Most Utah wildfires are human-caused; don’t ignite the next one

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PANGUITCH, UT – JUNE 25: A wildfire burns through trees and ground cover on June 25, 2017 outside Panguitch, Utah. The fire named the “Brian Head Fire” started last week and has burned more then 43,000 acres and destroyed 13 homes as of June 25th. (Photo by George Frey/Getty Images)

(ABC4) – According to Utah Fire Info, the East Myton Complex fire in Duchesne County, which began on March 29th, is actively burning. The blaze is currently 25 percent contained and is believed to be human-caused.

With fire season already upon the Beehive State, it’s important to know the top causes of wildfires, how to prevent them, and what to do if you accidentally cause one.

“Human-caused wildfires is a big focus of ours, and it is a big concern of ours as well as we move into a season that is as dry as it is right now,” Kaitlyn Webb, Statewide Prevention and Fire Communications Coordinator for the Utah Division of Forestry, Fire and State lands, says.

BELOW: The ‘Brian Head Fire‘ destroyed homes in Panguitch, Utah in 2017 and was human-caused.

Webb says over a ten-year average, about 60 percent of Utah wildfires were human-caused. Last year, 77 percent of Utah’s wildfires were caused by humans, setting a record in human-caused wildfires, Webb states.

Though the top cause of fires in Utah is lightning, that is quickly followed by fires caused by equipment, a human-cause.

“That includes anything from a dragging chain, blown tire, a vehicle parking over dry grass, exhaust or brakes- so those types of starts are our second-highest cause but our highest human-caused start in the state,” Webb explains.

The next cause is debris-burning. This can include anything from fires that begin from people burning a pile of leaves in their yard to larger-scale agricultural burns that have escaped, Webb says.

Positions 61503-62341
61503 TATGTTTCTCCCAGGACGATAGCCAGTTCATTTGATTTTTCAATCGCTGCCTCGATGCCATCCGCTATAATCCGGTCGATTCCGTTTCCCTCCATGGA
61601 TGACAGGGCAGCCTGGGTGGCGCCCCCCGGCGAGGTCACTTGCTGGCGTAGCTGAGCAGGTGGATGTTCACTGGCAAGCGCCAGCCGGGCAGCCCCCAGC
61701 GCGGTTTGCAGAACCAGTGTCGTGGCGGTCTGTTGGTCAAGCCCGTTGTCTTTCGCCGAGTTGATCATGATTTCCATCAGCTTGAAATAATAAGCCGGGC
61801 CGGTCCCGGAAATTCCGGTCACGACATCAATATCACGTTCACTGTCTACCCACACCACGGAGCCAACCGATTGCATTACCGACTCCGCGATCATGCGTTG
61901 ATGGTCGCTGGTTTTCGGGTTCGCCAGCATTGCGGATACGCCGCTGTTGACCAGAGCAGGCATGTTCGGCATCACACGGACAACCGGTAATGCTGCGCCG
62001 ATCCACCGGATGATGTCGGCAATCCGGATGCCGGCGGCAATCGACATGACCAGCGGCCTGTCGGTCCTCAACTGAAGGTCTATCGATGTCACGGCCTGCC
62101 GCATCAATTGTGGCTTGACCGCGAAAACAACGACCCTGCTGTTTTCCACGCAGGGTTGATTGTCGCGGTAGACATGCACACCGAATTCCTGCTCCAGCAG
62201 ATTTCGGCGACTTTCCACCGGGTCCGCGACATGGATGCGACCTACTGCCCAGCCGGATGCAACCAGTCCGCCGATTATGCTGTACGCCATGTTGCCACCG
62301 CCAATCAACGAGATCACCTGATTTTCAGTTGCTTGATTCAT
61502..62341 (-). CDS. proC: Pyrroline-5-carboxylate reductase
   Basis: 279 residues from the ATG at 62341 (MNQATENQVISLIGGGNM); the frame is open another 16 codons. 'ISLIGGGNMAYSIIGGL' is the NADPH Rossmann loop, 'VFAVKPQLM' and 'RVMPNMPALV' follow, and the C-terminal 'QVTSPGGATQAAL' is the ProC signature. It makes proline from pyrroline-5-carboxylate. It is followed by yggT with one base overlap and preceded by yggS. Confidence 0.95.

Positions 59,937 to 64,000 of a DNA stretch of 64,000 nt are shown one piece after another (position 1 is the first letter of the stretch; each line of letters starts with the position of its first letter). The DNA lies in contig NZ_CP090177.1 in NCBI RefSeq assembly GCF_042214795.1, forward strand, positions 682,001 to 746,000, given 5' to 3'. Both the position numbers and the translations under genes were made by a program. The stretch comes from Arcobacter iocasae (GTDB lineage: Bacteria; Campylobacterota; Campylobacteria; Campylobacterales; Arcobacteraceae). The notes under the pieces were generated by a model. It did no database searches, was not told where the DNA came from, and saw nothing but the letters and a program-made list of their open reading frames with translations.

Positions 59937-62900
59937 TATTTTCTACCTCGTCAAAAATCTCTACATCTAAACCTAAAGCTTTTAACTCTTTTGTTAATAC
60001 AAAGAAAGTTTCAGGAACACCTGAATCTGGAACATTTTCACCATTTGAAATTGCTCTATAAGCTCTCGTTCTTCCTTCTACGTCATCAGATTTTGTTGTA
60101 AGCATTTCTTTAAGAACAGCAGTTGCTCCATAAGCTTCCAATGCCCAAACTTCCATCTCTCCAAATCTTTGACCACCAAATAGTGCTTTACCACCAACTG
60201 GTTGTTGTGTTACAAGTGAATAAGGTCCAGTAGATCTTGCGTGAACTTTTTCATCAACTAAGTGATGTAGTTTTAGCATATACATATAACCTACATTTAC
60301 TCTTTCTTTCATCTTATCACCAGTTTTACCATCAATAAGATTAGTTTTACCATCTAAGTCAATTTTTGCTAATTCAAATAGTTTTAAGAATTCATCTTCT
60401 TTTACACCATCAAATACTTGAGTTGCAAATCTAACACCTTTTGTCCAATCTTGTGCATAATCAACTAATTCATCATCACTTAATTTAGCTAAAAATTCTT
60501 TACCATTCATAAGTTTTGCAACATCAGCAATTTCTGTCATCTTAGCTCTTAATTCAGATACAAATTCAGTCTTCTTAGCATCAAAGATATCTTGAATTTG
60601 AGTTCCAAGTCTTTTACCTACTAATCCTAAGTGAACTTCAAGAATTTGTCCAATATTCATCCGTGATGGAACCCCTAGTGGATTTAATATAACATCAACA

The third highest cause of Utah wildfires is also human-caused- campfires.

Webb says the causes that fall under those four causes are categorized as miscellaneous. These include things like cutting, welding, grinding, firearms use, and fireworks.

With four of Utah’s top five causes of wildfires being human-caused, here’s what can be done to prevent starting them in the first place. Webb says a good place to start is being aware and asking some questions.

“The biggest thing is to start with being aware of what conditions we’re in and whether or not that is high fire danger, so how dry has it been? Is it a super hot, windy day? Conditions like that are more conducive to a wildfire starting and a wildfire speeding very quickly,” she states.

She says it’s important to be aware that Utah has been in a drought and know how dry vegetation is. And when planning to recreate, go into it with a preventative mindset and come prepared.

Be sure you are “paying attention to some of those notifications so that you’re aware of how some of your recreational activities might potentially or accidentally start a wildfire, and it’s also really important to know what kind of activities you engage in- whether it’s driving down the highway or going camping with a campfire or target shooting or fireworks- knowing how those activities can accidentally spark a wildfire,” Webb explains.

But what if you do accidentally spark a wildfire?

“Immediately report it,” Webb says. “The quicker that fire resources are of aware of a start, the quicker they can respond, hopefully, the smaller they can keep the wildfire and the less risk there is.”

Staying on the scene to answer questions as firefighters arrive can also be very helpful, Webb states.

Webb says if you came prepared with the right equipment, such as a fire extinguisher, water, or shovel, you can try to put it out without placing yourself at risk.

“The first step is really making sure you have the right equipment when you’re out and about doing whatever it is you may be doing.”

To prevent wildfires caused by campfires, make sure to follow these three steps: drown, stir, and feel. Webb says pouring water on a campfire is not enough. Stirring water into the ashes can release heat that can build up and work its way back to the surface.

“If it’s cool enough to touch, then it’s cool enough to leave,’ she explains.

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